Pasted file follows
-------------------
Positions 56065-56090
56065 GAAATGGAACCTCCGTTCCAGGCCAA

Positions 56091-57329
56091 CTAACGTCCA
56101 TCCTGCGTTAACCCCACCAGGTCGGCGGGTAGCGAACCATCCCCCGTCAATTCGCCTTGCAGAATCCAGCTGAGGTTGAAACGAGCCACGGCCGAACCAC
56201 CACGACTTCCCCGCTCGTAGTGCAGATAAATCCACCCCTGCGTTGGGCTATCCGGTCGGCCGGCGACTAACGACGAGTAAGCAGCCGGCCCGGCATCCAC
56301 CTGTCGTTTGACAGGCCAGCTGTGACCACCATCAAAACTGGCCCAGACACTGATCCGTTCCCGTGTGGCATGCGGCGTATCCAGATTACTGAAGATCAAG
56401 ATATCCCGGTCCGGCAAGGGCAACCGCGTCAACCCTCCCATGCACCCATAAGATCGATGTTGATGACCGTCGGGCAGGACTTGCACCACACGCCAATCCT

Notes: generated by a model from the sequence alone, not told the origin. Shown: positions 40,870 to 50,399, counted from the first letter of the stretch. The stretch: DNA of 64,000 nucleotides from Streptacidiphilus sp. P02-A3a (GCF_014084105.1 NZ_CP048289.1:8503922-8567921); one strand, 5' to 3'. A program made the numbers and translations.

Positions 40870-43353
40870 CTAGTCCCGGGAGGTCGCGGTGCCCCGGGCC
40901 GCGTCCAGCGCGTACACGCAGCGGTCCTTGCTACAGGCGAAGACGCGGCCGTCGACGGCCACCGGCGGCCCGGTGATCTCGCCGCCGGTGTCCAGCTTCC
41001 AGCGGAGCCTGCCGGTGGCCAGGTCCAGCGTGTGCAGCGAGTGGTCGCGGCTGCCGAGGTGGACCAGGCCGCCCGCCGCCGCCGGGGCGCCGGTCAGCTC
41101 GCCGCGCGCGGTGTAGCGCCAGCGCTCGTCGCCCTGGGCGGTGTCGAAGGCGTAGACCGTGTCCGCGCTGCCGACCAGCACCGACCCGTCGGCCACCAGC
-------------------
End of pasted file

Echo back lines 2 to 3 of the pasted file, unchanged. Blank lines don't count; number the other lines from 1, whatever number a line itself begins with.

56065 GAAATGGAACCTCCGTTCCAGGCCAA

Positions 56091-57329